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County occupancy tax continuation passes through hearing stage

ELIZABETHTOWN-The path has been cleared for the Essex County Board of Supervisors to continue a 3 percent occupancy tax for three more years.

Only one member of the public commented during the June 27 public hearing on the topic, which was tagged as proposed Local Law No. 2 of 2011.

The tax took effect Jan. 1, 2000 and was continued in 2002, 2005 and 2008.

Margaret Bartley of the Elizabethtown Chamber of Commerce commented on the proposed local law, asking if more money from the occupancy tax could be funneled back to local chambers.

"While we realize that Lake Placid generates much of the bed tax money, the ability of the Lake Placid Chamber to promote businesses in other towns, such as ours, is limited," Bartley said. "Having our website or an occasional public event listed on their website, has little effect on our businesses and is a poor return for the money our lodging owners collect. As you prepare to extend the bed tax, I'd like you to consider giving $1,000 of bed tax money back to each town that collects the tax."

County vice-chairman and North Elba Supervisor Roby Politi said that the county did not handle the occupancy tax money and that the Visitor's Bureau was responsible for that.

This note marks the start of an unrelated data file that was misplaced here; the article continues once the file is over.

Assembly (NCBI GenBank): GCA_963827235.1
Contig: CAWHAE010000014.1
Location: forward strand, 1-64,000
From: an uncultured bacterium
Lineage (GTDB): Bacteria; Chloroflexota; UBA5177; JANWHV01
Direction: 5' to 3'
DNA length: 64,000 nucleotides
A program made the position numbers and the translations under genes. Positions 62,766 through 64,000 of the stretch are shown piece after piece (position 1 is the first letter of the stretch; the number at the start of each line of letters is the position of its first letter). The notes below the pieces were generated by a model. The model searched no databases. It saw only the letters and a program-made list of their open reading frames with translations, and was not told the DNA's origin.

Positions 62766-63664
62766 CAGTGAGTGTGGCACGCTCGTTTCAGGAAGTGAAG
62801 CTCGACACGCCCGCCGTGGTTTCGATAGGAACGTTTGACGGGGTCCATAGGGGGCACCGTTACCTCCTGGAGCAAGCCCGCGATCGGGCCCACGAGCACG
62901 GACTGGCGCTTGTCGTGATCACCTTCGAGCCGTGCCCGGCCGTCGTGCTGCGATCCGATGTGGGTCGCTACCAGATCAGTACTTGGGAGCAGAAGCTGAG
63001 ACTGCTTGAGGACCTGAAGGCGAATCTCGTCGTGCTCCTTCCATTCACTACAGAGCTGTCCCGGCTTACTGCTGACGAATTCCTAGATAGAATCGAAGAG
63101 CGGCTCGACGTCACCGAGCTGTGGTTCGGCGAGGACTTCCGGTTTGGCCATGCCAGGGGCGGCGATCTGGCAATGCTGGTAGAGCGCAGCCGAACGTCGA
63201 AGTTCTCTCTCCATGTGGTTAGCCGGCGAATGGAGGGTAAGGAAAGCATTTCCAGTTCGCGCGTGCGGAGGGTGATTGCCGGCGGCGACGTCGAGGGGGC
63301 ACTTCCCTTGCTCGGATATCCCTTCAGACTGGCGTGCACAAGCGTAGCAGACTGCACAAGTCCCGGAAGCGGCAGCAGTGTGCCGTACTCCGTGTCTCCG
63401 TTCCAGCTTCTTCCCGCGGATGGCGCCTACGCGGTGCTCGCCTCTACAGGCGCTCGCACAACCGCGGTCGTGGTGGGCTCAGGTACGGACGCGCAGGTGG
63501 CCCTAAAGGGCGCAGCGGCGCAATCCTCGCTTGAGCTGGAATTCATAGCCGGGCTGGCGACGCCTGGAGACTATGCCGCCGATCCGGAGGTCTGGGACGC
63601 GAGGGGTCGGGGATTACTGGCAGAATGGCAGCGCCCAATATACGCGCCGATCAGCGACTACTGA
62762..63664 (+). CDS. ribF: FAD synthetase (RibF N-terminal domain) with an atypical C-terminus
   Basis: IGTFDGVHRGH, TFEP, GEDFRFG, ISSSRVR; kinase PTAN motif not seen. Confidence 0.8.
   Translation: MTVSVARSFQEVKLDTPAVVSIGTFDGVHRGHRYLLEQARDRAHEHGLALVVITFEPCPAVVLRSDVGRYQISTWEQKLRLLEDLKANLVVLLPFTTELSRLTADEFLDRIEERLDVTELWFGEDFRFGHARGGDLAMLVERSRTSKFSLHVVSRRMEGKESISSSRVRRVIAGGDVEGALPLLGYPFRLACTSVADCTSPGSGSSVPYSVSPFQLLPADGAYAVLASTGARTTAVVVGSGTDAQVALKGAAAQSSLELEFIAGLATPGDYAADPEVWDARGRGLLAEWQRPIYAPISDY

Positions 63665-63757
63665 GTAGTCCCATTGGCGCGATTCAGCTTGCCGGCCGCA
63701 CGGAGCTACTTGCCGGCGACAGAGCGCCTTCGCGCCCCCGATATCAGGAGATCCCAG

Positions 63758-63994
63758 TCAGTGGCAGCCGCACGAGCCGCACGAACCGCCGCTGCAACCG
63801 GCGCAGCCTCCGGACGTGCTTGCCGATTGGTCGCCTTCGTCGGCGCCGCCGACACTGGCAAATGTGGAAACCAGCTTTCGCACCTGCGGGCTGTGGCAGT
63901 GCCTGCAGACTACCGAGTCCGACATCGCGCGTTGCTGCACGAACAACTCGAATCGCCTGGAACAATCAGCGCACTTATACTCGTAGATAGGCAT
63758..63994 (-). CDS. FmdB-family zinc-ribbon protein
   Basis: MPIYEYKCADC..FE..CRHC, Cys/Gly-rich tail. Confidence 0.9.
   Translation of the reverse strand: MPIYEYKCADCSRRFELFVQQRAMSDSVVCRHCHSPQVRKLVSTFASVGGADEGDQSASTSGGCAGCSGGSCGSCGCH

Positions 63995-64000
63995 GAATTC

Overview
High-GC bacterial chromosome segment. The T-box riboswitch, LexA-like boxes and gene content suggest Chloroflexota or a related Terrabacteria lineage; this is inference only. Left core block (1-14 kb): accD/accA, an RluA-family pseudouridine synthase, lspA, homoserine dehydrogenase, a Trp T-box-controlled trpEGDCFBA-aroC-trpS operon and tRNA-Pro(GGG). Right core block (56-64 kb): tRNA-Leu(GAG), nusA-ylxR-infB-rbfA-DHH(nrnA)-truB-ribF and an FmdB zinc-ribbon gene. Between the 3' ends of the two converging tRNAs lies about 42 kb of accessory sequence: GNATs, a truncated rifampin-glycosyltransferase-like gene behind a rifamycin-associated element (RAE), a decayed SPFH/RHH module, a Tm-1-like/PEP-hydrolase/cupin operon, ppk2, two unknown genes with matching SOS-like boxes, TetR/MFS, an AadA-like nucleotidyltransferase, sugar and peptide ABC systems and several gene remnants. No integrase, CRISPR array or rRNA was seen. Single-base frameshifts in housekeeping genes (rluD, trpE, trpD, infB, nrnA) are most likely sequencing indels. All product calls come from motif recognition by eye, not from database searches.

"The money goes directly to the visitor's bureau for the distribution of the funds," Politi said. "

Bartley said that she would get in touch with the Regional Office on Sustainable Tourism (ROOST), to which president Jim McKenna said she would be welcomed.

"We should talk, because we do have programs in place," McKenna said.

Moriah Supervisor Tom Scozzafava said that he was pleased with how the money was used.

"I think that the money is well-distributed for the marketing of the entire county," he said. "More goes to places like Lake Placid because that is the spark plug for the county in terms of tourism."

Chesterfield Supervisor Gerald Morrow said that other counties are now duplicating what has happened in Essex County.

"Other counties that said that they would never have a bed tax are now following our lead because they see how well it works," Morrow said.

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